“Every time I visit Luther Street, I leave with increased hope” reads a handwritten note in highlighter pen at the Luther Street, a GP practice that has spent the last 30 years caring for Oxford’s homeless population. It has recently been rated as ‘Outstanding’ by the Care Quality Commission.
Earlier this month, Peter Blackburn from the British Medical Association spoke to Stephen Moore, the practice manager, and wrote about the important work that Luther Street does.
“The fundamental aim is to keep these guys alive, maintain their healthcare and empower them towards recovery,” Stephen said. “There’s a life out there and there’s opportunities.”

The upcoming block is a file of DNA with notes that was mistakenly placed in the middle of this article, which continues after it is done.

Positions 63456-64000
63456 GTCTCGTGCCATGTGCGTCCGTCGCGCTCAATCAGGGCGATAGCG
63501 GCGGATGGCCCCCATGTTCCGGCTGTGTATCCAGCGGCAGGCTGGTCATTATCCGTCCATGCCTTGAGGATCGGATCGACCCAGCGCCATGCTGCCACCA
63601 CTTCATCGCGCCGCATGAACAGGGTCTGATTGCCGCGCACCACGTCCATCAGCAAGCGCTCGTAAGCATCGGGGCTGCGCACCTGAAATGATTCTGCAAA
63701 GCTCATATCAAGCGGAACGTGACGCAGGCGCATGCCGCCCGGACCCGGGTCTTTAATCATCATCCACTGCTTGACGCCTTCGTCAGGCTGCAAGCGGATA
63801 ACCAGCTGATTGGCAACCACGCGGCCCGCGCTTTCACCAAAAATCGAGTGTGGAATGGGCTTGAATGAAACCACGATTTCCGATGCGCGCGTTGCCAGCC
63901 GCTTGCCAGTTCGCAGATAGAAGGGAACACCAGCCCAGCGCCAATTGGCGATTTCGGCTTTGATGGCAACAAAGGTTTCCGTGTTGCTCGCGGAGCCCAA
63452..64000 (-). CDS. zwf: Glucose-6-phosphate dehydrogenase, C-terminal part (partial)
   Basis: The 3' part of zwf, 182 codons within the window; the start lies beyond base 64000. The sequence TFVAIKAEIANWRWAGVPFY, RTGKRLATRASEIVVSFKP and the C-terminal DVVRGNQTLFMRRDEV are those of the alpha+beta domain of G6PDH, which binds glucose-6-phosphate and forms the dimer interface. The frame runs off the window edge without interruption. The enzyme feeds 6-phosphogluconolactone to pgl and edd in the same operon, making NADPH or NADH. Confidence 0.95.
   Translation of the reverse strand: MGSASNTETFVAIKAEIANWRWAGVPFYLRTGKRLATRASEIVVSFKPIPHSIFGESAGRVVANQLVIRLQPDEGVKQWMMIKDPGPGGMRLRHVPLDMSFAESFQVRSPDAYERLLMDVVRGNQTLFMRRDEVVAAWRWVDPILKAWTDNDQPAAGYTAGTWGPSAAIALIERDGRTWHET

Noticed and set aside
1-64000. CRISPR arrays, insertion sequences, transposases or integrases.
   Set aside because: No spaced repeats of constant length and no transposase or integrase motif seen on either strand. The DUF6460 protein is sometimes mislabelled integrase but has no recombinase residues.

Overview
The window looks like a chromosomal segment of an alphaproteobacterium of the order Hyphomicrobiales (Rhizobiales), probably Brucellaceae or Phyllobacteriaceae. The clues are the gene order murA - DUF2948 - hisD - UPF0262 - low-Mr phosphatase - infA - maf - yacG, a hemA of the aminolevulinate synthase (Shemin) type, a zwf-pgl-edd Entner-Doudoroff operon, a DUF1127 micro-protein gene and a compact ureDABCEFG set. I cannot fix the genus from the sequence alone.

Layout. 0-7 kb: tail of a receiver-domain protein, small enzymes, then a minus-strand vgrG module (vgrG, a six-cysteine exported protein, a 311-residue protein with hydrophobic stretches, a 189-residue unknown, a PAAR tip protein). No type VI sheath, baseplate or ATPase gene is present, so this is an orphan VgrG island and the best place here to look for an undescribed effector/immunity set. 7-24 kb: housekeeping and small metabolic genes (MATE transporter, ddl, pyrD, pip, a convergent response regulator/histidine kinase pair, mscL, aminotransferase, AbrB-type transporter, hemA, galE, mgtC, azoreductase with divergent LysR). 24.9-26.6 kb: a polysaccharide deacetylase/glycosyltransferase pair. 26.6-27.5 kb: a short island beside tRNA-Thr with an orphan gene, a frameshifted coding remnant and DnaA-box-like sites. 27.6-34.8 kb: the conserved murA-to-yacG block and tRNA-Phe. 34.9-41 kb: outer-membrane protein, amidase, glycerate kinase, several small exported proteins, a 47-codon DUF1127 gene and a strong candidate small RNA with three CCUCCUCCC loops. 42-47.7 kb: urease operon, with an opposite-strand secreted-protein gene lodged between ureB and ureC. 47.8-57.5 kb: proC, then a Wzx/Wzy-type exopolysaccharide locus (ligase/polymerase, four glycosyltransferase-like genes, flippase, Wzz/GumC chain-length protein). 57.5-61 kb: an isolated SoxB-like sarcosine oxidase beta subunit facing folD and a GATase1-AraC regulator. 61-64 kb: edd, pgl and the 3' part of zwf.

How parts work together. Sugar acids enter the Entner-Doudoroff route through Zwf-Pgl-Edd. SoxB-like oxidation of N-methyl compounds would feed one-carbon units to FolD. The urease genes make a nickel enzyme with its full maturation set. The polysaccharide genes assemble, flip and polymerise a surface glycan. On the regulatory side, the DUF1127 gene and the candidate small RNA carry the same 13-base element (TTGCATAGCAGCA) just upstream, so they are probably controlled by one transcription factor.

It is a sentiment echoed by Eve Gibb, a nurse who retired this month from Luther Street after 30 years working with the homeless population of Oxford.
“You have to remember that for the people we see, 47 is old: 47 is an age you can die at on the street and we are keeping people alive,” she said. (Find out more about how Luther Street bid farewell to Eve.)
Peter Blackburn’s report charts the history of Luther Street, discusses the economic and moral argument for nationwide services on the same mode, and talks to long-standing staff such as Eve who provide healthcare services to people who would otherwise fall through the cracks of society.
It also uncovers the stories of people such as GP Kate Smith, who said: “I came here for a day as a registrar and had something of an epiphany: I just realised that this was what I wanted to do.”